The composer, who travels to Baltimore several times each semester to teach at Peabody, was not in the city when the unrest broke out but arrived shortly afterward.

"Walking from Penn Station [to the conservatory], you could feel something in the air," Puts says. "You could feel people on the street trying to make a point of getting along. That was really powerful."

A part of that experience would find its way into "The City."

Composer Kevin Puts.
Composer Kevin Puts. (David White)

Puts, who has focused a good deal on opera lately ("The Manchurian Candidate" premiered last year with the Minnesota Opera, which also introduced his "Silent Night"), wasn't immediately sure how to proceed when he got the BSO-Carnegie Hall commission.

"I've never worked with a filmmaker before," he says. "Marin's initial idea was very nonspecific, so I started thinking of a way into the piece and [envisioned] shots of cityscapes, skylines and infrastructure to open. Then a more intimate description of people and their relationships, before zooming back out again at the end. That's all I had. I didn't know where I was going."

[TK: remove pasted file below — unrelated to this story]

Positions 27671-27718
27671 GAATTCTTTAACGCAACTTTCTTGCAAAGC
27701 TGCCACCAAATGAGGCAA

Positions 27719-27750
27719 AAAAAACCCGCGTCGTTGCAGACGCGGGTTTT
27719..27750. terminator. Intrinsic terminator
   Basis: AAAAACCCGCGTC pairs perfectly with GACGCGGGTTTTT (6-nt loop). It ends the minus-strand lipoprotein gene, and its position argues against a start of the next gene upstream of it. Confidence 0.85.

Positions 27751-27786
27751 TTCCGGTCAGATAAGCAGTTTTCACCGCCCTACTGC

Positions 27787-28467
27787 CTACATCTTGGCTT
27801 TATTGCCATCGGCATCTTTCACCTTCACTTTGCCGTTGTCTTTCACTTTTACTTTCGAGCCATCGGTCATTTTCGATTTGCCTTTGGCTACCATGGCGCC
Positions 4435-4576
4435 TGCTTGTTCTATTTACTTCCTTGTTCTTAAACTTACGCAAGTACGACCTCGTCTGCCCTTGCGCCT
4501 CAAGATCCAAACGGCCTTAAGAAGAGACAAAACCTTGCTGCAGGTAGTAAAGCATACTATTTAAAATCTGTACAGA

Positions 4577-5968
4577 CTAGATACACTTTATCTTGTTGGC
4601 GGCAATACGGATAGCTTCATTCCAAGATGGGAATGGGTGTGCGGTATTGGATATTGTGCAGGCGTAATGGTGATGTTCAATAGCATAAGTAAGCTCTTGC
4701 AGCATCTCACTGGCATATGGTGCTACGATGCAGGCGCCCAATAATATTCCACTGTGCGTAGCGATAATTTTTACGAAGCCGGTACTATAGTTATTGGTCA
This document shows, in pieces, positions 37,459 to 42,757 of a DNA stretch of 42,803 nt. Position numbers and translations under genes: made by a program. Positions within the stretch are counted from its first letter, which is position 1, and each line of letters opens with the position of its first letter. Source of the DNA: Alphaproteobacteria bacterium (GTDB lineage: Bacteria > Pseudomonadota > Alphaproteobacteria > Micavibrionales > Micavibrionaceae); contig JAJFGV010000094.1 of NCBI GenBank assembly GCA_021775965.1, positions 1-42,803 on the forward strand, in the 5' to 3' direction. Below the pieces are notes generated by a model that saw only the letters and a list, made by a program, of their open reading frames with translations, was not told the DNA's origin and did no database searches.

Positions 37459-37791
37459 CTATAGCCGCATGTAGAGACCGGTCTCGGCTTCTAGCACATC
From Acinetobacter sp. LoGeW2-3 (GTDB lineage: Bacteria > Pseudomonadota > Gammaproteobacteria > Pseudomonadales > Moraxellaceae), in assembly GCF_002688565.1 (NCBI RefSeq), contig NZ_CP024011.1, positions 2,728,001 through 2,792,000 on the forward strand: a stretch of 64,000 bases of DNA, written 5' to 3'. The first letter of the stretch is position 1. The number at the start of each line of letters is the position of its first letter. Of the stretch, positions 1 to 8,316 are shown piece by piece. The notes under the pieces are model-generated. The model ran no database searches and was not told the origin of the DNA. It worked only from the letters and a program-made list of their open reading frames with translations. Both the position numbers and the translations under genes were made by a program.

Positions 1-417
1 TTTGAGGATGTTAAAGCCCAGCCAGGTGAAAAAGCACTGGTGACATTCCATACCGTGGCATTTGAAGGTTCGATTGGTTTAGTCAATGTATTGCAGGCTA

Meanwhile, Bartolomeo, who served as a production assistant on John Waters' "Hairspray" and as a camera assistant on such TV shows as "Homicide: Life on the Street" and "The Sopranos," was settling on images. Working long-distance, the two men gradually settled on a structure for the piece.

"Kevin is a wonderful guy and very generous with ideas," Bartolomeo says. "We had long email conversations." (As the score took shape, Puts sent Bartolomeo a MIDI realization of it as reference.)

A still from "The City," a multimedia work with music by Kevin Puts, film by James Bartolomeo.
A still from "The City," a multimedia work with music by Kevin Puts, film by James Bartolomeo. (Library of Congress)

The filmmaker combed various archives in Baltimore, Annapolis and Washington. The pictures, spanning about a century, include nods to famous Baltimoreans, as well as shots of neglected spaces, such as a weed-filled Memorial Stadium.

"I didn't want too much of iconic images," Bartolomeo says. "I tried to have a fluid mixture. And I did not want it to be a Ken Burns documentary with a lot of cross-fading between black-and-white photos. It's more a memory stream. I had fun with the footage. I used shots of the HonFest and vintage shots of women getting beehive hairdos."